So, what is a Chart of Accounts (COA)? In a nutshell, it’s the list of accounts that have been set-up in your Accounting Software to record all the different revenues and costs in your business.
A well thought out COA can drive real business benefits, it’s not just a means of recording data. A poorly designed COA can hamper the quality of performance information and meaningful insight.
Here are some examples of the impact of a poor COA:
- Reports don’t readily produce the information the organisation needs to properly run the business.
Impact: Critical decisions can be made upon poor information, In order to get reliable and insightful information a manual effort is needed to manipulate or re-sort data which can be inefficient and expensive.
- Reports don’t meet tax and/or regulatory needs
Impact: It’s possible that you could be paying more tax than you need to and the preparation of your tax returns can be pricy as Accountants end up doing further analysis to ensure regulatory needs are met.
- General ledger accounts aren’t used consistently
Impact: If it’s not clear where an expense should go, one day you could report it as a Cost of Sale and the next it could be a Marketing expense; this results in inconsistent reporting.
- There is no link between key performance indicators and the COA
Impact: Your Sales Team might be targeted on a sales matrix but if it’s not being captured accordingly in your COA then a manual effort is needed to ensure you are paying them correctly.
Looking again at point 3, if you are targeted on Gross Profit then what you post to Cost of Sales impacts this directly.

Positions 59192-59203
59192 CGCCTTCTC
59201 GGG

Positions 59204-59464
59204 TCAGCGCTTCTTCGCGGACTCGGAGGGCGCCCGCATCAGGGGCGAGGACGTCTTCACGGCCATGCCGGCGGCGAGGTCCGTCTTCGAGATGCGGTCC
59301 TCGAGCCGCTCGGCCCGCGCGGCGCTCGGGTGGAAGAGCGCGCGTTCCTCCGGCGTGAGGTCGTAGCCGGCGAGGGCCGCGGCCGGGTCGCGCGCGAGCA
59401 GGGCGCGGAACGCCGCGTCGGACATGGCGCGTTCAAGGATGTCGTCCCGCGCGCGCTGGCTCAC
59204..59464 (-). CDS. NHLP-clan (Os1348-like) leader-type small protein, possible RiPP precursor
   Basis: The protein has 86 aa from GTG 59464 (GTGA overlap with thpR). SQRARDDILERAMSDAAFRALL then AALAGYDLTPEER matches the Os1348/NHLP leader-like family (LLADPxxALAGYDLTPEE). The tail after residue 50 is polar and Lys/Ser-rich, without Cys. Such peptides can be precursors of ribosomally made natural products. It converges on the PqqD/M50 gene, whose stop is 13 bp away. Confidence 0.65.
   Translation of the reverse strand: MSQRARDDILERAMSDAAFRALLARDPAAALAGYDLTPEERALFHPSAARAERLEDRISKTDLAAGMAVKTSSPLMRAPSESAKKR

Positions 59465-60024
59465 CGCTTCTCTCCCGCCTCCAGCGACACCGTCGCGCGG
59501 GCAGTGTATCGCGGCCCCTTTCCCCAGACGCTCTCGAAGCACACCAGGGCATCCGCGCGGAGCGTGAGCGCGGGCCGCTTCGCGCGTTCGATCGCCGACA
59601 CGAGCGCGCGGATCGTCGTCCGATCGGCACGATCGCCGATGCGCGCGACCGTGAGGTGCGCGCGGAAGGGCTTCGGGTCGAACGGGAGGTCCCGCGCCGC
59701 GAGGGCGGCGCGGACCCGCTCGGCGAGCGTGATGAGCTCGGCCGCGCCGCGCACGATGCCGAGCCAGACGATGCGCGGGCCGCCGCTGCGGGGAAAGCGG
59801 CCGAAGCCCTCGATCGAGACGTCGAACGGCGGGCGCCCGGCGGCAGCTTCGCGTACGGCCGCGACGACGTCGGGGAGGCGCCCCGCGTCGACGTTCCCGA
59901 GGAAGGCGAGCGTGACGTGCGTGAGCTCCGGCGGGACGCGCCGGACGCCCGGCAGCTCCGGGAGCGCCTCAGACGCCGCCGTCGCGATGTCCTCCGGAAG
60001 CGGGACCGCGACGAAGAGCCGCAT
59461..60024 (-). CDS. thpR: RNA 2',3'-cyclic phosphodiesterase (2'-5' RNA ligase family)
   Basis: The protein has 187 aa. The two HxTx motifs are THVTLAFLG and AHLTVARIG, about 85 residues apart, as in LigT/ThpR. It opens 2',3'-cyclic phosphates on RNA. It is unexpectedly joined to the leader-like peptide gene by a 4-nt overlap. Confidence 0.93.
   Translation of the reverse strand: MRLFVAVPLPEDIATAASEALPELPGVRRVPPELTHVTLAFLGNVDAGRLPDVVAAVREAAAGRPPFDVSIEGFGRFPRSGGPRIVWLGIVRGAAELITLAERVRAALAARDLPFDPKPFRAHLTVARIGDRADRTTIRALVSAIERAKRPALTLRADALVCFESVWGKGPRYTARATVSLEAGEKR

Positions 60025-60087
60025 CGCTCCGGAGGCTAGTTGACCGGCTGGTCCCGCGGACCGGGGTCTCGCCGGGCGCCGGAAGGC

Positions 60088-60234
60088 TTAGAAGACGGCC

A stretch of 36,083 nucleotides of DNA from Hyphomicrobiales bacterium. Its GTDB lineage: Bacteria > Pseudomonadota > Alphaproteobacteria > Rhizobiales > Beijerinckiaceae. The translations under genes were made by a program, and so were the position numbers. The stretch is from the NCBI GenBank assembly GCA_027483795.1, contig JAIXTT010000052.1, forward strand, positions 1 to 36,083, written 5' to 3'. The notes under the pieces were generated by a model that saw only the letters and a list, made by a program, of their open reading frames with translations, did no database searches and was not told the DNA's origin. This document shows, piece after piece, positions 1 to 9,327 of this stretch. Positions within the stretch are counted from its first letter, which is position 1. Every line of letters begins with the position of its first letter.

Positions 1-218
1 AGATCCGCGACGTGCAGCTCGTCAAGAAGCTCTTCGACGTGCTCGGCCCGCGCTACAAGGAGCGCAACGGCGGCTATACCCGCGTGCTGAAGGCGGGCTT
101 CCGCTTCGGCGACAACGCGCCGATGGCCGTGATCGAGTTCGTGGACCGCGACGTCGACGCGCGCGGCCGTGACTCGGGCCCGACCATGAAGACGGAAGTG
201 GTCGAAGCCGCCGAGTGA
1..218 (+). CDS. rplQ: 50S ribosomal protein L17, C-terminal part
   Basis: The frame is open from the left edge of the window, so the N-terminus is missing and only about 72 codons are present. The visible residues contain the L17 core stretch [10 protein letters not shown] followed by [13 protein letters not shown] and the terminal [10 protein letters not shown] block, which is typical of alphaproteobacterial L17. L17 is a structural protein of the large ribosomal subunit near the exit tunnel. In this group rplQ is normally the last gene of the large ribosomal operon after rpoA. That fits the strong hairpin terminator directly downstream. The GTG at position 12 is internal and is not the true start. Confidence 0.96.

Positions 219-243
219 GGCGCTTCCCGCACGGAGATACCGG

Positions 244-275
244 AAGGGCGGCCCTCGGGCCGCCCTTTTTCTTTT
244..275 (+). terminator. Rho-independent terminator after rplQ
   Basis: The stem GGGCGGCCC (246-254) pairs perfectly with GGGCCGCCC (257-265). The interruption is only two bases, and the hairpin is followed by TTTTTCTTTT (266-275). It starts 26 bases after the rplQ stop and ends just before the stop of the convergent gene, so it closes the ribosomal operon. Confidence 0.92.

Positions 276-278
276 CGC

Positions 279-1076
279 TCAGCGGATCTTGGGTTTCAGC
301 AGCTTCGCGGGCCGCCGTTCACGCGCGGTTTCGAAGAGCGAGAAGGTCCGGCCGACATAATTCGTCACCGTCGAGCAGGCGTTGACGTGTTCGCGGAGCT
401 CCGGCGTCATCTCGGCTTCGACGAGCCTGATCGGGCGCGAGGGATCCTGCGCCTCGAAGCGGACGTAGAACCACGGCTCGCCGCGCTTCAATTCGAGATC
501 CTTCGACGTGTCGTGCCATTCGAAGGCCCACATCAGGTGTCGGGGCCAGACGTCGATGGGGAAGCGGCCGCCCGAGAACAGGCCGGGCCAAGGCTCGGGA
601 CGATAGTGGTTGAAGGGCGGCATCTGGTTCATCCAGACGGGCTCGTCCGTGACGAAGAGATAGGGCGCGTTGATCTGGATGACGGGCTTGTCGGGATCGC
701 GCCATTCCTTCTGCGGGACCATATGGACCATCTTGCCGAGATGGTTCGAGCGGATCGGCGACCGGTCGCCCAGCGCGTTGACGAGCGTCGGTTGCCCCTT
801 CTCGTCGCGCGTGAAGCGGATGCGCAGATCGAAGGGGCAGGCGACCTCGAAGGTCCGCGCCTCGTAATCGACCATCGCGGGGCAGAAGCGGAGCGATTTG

- The COA has not kept up to date with changes in business models/plan.
Impact: Your business model/plan is likely to change every now and then and a key indicator for the management team is performance against business plan. If you can’t capture the actual performance data in the same way as the business plan it’s going to be difficult to track this.
A Company can function with a poor COA, but effort is needed when the data is extracted. This can be very costly and the Finance organisation often has to spend many hours manipulating or re-sorting the data to get the right information to support decision making and provide accurate performance information.
The regulatory requirements made of Companies are becoming more complex and organisations need to understand their financial health and manage their performance. The COA is central to all of this, get this right and the value will follow.
Contact us now if you would like to discuss your Chart of Accounts. email@example.com